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Notes on Testing Notes

Ben Dowen pinged me and others on Twitter last week, asking for "a nice concise resource to link to for a blog post - about taking good Testing notes." I didn't have one so I thought I'd write a few words on how I'm doing it at the moment for my work at Ada Health, alongside Ben.

You may have read previously that I use a script to upload Markdown-based text files to Confluence. Here's the template that I start from:

# Date + Title

# Mission

# Summary

# Notes
Then I fill out what I plan to do. The Mission can be as high or low level as I want it to be. Sometimes, if deeper context might be valuable I'll add a Background subsection to it.

I don't fill in the Summary section until the end. It's a high-level overview of what I did, what I found, risks identified, value provided, and so on. Between the Mission and Summary I hope that a reader can see what I initially intended and what actually happened.

The Notes section is primarily for me. It supports my testing while it's in progress and is completely freeform: I can work however I want to within it. By default, I fill it chronologically (so it can be read back in the order I did things) but I'm not constrained by that. Sometimes I organise it by component tested, or size of test data, or something else.

Depending on the task at hand, how broad and deep I think it'll be, and how long I think I'll be spending,  I might dump a bunch of test ideas first into the Notes. Other common starting points might be a risks subsection, links to a mindmap, or a quick summary of the testing I did informally before realising I'd found enough that I wanted to document it.
Let's look at a real recent example with extracts sanitised from the last set of notes I wrote at work on Friday. The Mission and Summary were:
# Mission
Explore the changes in Tickets X, Y, and Z using the UI and bulk 
analysis at the API to look for inconsistencies. # Summary From a high-level analysis through the API I didn't see any issues.
All the cases I checked were either correct, empty, or not applicable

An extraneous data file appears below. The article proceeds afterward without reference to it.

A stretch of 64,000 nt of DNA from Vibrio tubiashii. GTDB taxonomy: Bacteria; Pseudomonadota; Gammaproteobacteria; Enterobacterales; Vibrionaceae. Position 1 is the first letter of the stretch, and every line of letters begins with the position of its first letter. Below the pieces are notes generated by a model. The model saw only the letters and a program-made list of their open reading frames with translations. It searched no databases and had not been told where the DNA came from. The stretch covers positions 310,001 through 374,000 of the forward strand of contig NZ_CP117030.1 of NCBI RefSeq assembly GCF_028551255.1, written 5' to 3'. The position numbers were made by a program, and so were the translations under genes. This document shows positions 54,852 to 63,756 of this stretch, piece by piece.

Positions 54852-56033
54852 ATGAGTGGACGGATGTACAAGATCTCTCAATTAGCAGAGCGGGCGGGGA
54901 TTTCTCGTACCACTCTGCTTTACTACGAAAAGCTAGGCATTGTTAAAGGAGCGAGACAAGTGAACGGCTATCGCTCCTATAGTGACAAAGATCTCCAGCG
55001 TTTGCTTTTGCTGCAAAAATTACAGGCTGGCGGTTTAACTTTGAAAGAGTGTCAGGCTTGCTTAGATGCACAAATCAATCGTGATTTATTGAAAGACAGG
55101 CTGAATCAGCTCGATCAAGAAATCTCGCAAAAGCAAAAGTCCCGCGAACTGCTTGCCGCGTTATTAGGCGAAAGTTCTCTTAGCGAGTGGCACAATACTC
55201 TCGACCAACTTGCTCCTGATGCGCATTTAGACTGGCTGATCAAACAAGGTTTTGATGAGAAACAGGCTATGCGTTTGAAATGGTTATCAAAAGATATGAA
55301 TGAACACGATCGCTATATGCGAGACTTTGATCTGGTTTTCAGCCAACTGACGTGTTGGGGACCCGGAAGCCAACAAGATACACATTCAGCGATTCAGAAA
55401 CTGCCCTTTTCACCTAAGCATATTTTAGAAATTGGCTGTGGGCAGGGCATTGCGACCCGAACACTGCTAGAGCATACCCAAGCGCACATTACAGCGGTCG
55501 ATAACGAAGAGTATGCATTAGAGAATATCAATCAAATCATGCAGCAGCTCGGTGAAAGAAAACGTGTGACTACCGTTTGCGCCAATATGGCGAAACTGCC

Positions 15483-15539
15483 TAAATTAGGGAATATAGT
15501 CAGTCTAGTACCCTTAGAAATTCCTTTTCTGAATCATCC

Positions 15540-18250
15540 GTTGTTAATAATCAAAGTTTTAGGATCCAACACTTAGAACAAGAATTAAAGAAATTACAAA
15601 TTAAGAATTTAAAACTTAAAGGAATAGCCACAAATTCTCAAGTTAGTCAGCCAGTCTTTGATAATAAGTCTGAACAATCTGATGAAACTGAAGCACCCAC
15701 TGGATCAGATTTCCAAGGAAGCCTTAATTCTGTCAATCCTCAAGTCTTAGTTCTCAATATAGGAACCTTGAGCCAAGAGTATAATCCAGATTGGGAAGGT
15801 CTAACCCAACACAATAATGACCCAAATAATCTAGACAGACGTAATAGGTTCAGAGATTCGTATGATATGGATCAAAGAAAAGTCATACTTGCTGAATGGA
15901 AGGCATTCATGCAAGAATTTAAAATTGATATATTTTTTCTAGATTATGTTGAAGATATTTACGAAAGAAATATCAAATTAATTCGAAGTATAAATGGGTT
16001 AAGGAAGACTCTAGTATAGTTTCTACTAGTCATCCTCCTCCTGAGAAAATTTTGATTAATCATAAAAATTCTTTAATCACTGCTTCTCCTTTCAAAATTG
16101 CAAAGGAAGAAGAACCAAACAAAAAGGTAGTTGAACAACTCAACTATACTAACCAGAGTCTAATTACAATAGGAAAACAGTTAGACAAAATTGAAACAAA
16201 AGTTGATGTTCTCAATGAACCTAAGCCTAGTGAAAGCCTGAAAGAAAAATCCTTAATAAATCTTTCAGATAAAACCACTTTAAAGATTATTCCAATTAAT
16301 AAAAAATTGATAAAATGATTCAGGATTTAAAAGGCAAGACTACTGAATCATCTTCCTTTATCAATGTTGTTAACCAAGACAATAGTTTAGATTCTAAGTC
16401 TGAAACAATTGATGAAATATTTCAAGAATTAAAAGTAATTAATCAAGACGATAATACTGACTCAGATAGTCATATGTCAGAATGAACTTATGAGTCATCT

for valid reasons. I was not able to check for adverse effects in other components because
I don't have access to them. There's a risk that the function used to perform this action won't generalise,
but the developer has checked all currently-supported scenarios.
The Notes section is structured like this, reflecting work done in roughly time order:
## Code Review
## Check on Scope
## UI Sanity
## Review
## Underlying Function
## Final Checks
In Code Review I looked at the code changes as there were multiple tickets altering different parts of the stack. I noted a particular function otherFunction() that I thought might not generalise well.
I looked through the changes in the tickets. somefile.ts does this:

export const function = ... otherFunction() ...;
Once I'd done that, I proposed to the developer what I thought the work was and how I could check it, but also noted that (as a guest on this team for this project) I didn't have access to all of back-end components. That conversation happened in Slack but I copy-pasted a summary of it into Check on Scope.
Me:  If I read the code right, I think that I should expect ...

Developer: exactly, that’s it: instead of ... we do ...
It was a useful exchange to have because the developer said she had a couple more commits still to make, in a couple of tickets I hadn't been aware of, and she'd let me know when she was done.

I had a quick look at the UI and found no problems, which I noted in UI Sanity.

As I already had some bulk API data I worked up a few bash commands (essentially a temporary test rig) to check it for inconsistencies. I didn't see anything problematic and I copy-pasted the details of the commands into the Review section, and attached my data (the i::filename:: notation):
Extract relevant data from yesterday's runs: 

$ grep -h "<pattern1>" * | jq '.' | grep <pattern2>  > data.txt
$ sort -u -b data.txt > data.sorted.txt


Look for any inconsistent strings:

$ grep "<pattern3>" data.sorted.txt

OK This looks fine.